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Iron 17 16h11, '16 14h30
Half Iron 18 DNF, '17 7h39, 6h28 '16 5h53
Olympic '16 3h18 '15 3h33, '13 3h36
Sprint '16 1h17, '14 1h40, '13 2h01
Half Mara '16 2h04, '14 2h07
10K 18 50:31 '16 54:01 '13 54:46
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Chrace




Joined: 28 Apr 2010
Posts: 2909
Location: Eating a Yorkie

PostPosted: Wed Sep 07, 2016 9:15 am    Post subject: Reply with quote

Small and often is the way to go.

Can you commute to work by bike? Or if you take the car, underground or bus, can you bring a bike? Get off a 2 miles before your normal stop and bike the rest. Same on the way back, or not, if you feel it's too much that day. But then do it again the next day instead. Yes, it might be raining and cold so get a hi-vis rain jacket and lights (and a helmet).

It'll take you a week or two, then you'll feel like doing it both ways. Then you'll feel like doing 3 or 4 miles each way. Before you know it, you'll sleep and feel better.

Run would be walk(/jog) and only very small distances. 1-2 miles is plenty. A couple of times per week, add on the bike and you'll see benefits very fast.

You'll most likely know when you can increase distance if you listen to your body. If you overdo it because you think that small amounts don't count you'll likely get injured and feel less like going out. That'll mentally wreck the entire process for you.

A friend of mine has just been through it. He's hooked on sports now. Smile
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hammerer




Joined: 19 Nov 2007
Posts: 16621
Location: Right Next Door To Hell

PostPosted: Wed Sep 07, 2016 9:43 am    Post subject: Reply with quote

Start in the pool, get some lessons sorted to get the basic technique and build up the distance. You can get great fitness gains in the pool and its the most technical part so all the time spent is worth it.

Bike, just go out and ride! start off with 30mins , take it easy. dont eat sports nutrition or anything, you wont need it and it will be a surefire way of halting weight loss. Just getting the miles in at this stage will help bike handling skills and build fitness. Gradually build the "long ride" distance out to an hour, 90mins 2hours etc. no more than 10% extra per week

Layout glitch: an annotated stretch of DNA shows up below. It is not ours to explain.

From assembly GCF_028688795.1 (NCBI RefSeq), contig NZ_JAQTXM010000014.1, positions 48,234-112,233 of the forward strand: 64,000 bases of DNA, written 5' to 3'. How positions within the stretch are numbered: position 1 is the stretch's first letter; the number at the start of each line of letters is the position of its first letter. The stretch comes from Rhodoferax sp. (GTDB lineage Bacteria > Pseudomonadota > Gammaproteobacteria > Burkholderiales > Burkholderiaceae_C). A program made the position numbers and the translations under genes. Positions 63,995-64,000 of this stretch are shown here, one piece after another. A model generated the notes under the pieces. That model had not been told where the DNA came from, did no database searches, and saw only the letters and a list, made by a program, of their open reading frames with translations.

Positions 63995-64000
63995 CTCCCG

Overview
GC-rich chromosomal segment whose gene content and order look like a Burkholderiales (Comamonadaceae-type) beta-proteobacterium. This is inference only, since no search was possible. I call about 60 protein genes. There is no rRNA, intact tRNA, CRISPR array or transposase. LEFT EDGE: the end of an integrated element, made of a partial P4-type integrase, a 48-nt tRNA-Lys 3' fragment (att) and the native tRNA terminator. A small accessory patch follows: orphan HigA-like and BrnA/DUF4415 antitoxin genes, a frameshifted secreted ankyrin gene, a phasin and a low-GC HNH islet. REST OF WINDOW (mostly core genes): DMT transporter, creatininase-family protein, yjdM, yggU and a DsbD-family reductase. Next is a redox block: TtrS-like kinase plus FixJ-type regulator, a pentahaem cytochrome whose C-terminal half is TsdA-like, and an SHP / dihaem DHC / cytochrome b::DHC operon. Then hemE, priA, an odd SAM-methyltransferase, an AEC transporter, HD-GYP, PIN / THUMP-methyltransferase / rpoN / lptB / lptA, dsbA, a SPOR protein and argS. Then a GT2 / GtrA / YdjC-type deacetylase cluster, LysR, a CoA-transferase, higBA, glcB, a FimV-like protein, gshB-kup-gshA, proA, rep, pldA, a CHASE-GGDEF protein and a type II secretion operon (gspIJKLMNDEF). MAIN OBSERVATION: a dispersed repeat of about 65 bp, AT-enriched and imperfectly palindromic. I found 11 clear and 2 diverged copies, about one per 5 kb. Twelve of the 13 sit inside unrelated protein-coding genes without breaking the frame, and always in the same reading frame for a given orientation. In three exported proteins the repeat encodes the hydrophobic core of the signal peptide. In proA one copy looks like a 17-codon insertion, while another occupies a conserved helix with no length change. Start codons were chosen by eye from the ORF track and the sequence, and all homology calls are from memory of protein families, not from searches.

run - pick a shortish 1 mile loop and go out and run 30secs walk 30secs for 1 lap, try and do this as much as possible, 6 days a week if you can! It will slowly build the body enough strength to cope with the strain. Then gradually adjust the run/ walk ratios. Maybe after a couple of weeks make 1 day 2 laps, then 2 days 2 laps, then 3 laps. Gradually build the distances and the amount of run to walk time until before you know it, a few months later you are easily running 3 miles and over 6 days could be doing 10miles a week! keep going and in time you'll, have a long run of 6miles, and some shorter runs in the week and the weight will be falling off and the fitness better than you ever imagined.

Key is if anything starts to hurt back off and keep it all at a very easy intensity for now. Get a heart rate monitor to help measure effort.
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SGreg




Joined: 30 Jun 2010
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Location: High Peak

PostPosted: Wed Sep 07, 2016 10:12 am    Post subject: Reply with quote

And remember, ~#*$ what anyone else thinks.

Its hard starting out. You think everyone is pointing and laughing at the fat man in his running clothes. They aren't. Most people just couldn't give a #@?#.

Us sporty types are just thinking good on him, Great to see him making an effort and not sat on the sofa stuffing his face.

And the odd nasty jealous person might pour scorn on you as they are on their way to the sofa to stuff their faces. You really shouldn't care what they think.

But I know its easy to tell yourself this and harder to Truly ignore it in real life. I felt such an idiot when I started running. The constant feeling I was being sneered at.

But do you know what cured it? Running. Eventually you just stop caring if you just keep doing it.
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b-f-c




Joined: 23 Feb 2012
Posts: 5
Location: North Wales

PostPosted: Fri Sep 09, 2016 1:10 pm    Post subject: Reply with quote

Thank you all for the great advice, I've actually printed the thread off so I can continue to digest it

I'm actually beginning to believe I can do this! Very Happy